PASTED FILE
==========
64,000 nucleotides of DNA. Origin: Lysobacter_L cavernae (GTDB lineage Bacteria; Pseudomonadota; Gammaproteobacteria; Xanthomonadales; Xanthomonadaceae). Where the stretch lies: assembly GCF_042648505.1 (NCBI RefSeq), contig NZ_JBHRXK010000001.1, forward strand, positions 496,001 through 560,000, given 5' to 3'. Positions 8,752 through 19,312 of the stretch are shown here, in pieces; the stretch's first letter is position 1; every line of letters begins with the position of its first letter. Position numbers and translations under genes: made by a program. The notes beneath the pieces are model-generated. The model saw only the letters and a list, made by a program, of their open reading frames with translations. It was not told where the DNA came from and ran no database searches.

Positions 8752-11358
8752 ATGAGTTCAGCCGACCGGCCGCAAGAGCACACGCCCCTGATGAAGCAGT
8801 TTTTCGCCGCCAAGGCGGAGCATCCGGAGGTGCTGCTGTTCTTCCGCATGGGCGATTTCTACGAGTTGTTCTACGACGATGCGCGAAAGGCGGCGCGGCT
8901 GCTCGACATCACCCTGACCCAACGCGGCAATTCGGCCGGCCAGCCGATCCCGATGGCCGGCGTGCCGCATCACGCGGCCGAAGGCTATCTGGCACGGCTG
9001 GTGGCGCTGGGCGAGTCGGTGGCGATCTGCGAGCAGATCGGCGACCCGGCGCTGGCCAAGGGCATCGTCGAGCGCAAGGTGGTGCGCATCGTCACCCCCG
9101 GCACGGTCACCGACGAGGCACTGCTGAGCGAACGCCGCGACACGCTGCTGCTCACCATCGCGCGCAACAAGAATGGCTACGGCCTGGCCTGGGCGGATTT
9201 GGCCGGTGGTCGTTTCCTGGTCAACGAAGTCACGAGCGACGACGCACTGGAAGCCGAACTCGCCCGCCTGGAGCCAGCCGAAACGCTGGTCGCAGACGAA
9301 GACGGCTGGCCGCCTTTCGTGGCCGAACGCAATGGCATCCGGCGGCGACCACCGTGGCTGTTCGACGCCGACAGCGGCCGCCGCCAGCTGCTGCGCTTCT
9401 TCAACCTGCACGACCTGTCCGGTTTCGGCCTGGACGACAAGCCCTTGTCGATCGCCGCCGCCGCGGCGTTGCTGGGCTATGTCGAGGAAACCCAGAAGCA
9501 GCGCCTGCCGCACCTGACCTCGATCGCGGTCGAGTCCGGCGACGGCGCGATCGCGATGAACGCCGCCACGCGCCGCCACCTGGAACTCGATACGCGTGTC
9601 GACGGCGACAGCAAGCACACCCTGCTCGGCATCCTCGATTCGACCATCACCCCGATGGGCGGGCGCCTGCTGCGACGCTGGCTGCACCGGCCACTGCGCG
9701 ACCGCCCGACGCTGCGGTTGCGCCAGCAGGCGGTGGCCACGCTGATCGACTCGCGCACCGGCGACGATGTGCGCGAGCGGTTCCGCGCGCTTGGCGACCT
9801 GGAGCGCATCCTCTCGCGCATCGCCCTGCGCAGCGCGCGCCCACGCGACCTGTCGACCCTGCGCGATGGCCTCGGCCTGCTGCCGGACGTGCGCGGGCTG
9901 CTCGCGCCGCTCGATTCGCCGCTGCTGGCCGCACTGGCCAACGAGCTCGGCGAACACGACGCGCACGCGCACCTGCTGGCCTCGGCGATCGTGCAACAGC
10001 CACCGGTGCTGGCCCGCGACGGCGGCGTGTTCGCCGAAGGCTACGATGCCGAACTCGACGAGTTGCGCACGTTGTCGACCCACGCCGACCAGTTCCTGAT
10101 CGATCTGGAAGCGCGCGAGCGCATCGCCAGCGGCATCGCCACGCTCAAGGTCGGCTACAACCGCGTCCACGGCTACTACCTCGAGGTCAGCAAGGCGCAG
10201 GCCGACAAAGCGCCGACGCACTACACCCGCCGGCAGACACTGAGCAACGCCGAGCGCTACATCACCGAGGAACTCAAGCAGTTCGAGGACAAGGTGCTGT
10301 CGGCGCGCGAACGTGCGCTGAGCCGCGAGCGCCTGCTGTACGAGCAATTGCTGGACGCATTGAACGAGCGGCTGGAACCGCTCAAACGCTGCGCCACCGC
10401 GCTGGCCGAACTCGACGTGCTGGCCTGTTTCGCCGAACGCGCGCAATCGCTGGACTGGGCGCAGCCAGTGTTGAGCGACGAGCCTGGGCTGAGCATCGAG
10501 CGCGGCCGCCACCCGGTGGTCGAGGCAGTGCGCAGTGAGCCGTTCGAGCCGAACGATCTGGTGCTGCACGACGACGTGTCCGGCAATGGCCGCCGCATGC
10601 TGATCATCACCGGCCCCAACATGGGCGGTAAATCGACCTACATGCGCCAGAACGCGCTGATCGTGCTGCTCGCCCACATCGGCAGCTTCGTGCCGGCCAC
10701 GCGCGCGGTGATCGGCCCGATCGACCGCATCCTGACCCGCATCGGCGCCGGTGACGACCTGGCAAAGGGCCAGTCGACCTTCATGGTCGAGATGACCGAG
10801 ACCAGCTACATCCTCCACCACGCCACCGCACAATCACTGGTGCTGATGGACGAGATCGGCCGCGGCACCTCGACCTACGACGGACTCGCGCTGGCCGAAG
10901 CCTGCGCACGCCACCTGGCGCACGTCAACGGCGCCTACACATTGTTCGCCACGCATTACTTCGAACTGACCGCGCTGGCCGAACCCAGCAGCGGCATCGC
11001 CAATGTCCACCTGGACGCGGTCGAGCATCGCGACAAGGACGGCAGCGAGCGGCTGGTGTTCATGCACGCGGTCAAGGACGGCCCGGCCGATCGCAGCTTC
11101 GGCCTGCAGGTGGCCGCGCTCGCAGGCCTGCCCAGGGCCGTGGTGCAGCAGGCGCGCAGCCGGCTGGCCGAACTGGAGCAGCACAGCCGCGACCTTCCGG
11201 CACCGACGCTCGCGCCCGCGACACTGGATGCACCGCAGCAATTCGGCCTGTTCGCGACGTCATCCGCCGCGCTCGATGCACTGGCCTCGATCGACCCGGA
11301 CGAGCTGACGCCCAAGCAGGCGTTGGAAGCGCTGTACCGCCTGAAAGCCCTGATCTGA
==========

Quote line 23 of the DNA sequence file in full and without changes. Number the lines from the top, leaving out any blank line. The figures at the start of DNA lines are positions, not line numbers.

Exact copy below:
10701 GCGCGCGGTGATCGGCCCGATCGACCGCATCCTGACCCGCATCGGCGCCGGTGACGACCTGGCAAAGGGCCAGTCGACCTTCATGGTCGAGATGACCGAG